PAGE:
Meet the post-AI developer: More creative, more business-focused

We are seeing a massive paradigm shift in software development as a result of generative AI, says Amazon Web Services executive.
Written by Joe McKendrick, Contributing Writer
Man with computer code reflected in glasses
Getty Images/ Kobus Louw

There is a lot of discussion about the potentially positive or negative impact of generative AI on job roles and creativity. But the good news for software developers is that generative AI is assuming many mundane tasks and elevating their roles to business consulting and customer experience. 

"IT professionals will adopt more strategic roles by leaning into tools that help augment their skills and automate work," says Chris Casey, director and general manager of worldwide industry technology partnerships for Amazon Web Services. We recently asked Casey to share his observations on what the job of the post-AI developer will look like. 

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With the rise of generative AI tools, there will be a need "for even more highly skilled IT professionals that take on strategic business roles," Casey predicts. AI will provide the ability "to quickly review and resolve coding errors from AI tools, understand new application review and compliance processes, and can interpret the massive amounts of data that these tools transfer back-and-forth to use to their organization's advantage."

Generative AI "will enable IT professionals to bring creative solutions to market faster," says Casey. It is "reinventing the way that developers build applications and bring experiences to customers. Generative AI removes most of the manual writing of undifferentiated code, which saves time and increases productivity, so developers can focus on the creative aspects of coding and designing solutions."

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This is a "paradigm shift" in development work, Casey continues: "Rather than spending time writing straightforward and undifferentiated code, developers can focus on collaborating with product managers and engineers to design new user experiences. Product managers and engineers will likely benefit from training to build the skills required to efficiently and effectively prompt generative AI agents to produce desired outcomes, as well as fine-tune large-language model transformers and foundational models to meet specific use cases."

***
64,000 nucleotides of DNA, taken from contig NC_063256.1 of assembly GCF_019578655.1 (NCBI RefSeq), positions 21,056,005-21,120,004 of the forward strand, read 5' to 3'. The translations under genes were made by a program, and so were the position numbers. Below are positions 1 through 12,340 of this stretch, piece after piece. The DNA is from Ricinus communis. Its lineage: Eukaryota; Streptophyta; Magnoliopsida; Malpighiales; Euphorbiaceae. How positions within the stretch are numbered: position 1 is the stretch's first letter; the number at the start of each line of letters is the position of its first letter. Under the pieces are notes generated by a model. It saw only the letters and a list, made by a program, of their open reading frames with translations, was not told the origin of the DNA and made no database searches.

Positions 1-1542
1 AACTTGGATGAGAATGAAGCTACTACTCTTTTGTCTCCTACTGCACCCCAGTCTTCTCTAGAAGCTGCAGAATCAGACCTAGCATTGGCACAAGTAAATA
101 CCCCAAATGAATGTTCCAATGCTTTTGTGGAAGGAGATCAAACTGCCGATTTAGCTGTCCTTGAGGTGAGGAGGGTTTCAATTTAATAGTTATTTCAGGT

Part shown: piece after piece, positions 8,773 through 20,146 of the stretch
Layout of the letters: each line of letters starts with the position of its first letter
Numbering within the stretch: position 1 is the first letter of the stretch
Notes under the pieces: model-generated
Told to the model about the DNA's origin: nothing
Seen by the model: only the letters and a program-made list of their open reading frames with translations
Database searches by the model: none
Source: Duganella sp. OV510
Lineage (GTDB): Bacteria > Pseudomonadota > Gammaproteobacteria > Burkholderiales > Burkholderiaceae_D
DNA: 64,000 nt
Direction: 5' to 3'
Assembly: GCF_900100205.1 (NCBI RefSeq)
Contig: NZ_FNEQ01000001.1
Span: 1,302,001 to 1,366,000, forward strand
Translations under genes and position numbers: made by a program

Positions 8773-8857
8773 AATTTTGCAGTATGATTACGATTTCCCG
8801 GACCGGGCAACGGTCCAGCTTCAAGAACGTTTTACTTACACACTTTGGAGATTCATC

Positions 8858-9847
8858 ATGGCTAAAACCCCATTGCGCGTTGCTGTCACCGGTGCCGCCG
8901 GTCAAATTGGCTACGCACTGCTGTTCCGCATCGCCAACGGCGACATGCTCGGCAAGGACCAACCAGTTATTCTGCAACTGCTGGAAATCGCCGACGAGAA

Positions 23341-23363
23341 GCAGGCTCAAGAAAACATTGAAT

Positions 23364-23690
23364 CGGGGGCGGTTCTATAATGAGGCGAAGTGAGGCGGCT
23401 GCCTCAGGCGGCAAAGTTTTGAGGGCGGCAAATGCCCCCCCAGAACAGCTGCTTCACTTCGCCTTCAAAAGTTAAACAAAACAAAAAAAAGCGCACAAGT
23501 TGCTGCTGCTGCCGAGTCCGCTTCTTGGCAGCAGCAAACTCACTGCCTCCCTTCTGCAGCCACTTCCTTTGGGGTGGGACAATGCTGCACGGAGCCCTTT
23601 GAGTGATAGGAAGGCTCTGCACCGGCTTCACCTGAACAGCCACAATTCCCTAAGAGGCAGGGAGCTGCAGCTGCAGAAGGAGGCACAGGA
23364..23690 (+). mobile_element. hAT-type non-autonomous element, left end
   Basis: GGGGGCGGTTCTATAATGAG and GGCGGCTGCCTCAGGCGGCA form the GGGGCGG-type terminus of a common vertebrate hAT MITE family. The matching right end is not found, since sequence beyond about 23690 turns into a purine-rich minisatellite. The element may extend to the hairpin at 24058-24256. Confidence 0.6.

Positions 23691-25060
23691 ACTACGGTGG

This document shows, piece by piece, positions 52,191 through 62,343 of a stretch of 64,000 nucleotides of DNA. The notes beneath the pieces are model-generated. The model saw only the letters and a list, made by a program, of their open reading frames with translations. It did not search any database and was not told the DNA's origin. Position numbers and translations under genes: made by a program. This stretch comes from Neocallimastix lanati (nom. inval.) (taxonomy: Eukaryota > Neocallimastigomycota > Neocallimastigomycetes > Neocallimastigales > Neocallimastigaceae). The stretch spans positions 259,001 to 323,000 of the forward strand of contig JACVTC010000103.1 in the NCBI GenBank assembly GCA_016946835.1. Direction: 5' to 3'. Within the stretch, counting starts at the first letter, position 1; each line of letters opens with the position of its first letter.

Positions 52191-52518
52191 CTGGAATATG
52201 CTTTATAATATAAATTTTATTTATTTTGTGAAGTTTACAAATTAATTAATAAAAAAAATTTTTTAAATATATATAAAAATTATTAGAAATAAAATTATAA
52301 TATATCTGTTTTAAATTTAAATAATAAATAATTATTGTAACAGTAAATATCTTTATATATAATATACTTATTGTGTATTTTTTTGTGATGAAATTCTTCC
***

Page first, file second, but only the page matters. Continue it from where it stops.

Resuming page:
Generative AI also represents the next generation of low- and no-code environments as well, which means many AI-era developers will be based outside the IT realm, Casey says. Generative AI "enables developers to quickly get a concept into the hands of an early user base to show proof of value and drive a collaborative user-driven experience."

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By eliminating the need to write undifferentiated technical code, for example, "generic workflows, schemas, data, APIs, and identity access roles; generative AI allows the non-technical workforce the ability to build AI applications as well," he says. 

There are also implications for delivering better user experiences. Generative AI is capable of producing code suggestions in real time to predict the next line of code, which "will also positively impact work for those such as UX and UX testing engineers who write code that prompts the generative AI agent to produce different versions of a UX in near real time," says Casey. "These engineers will be able to interpret and action feedback as it's received to continually enhance the customer experience."

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Casey indicates that AWS seeks to "democratize" machine learning and make it widely accessible. "We've invested in cost-effective and scalable infrastructure, including services such as Amazon Sagemaker that reduce time to build, train, and deploy models," he says. A new product, Amazon Bedrock, makes foundation models accessible via APIs. 

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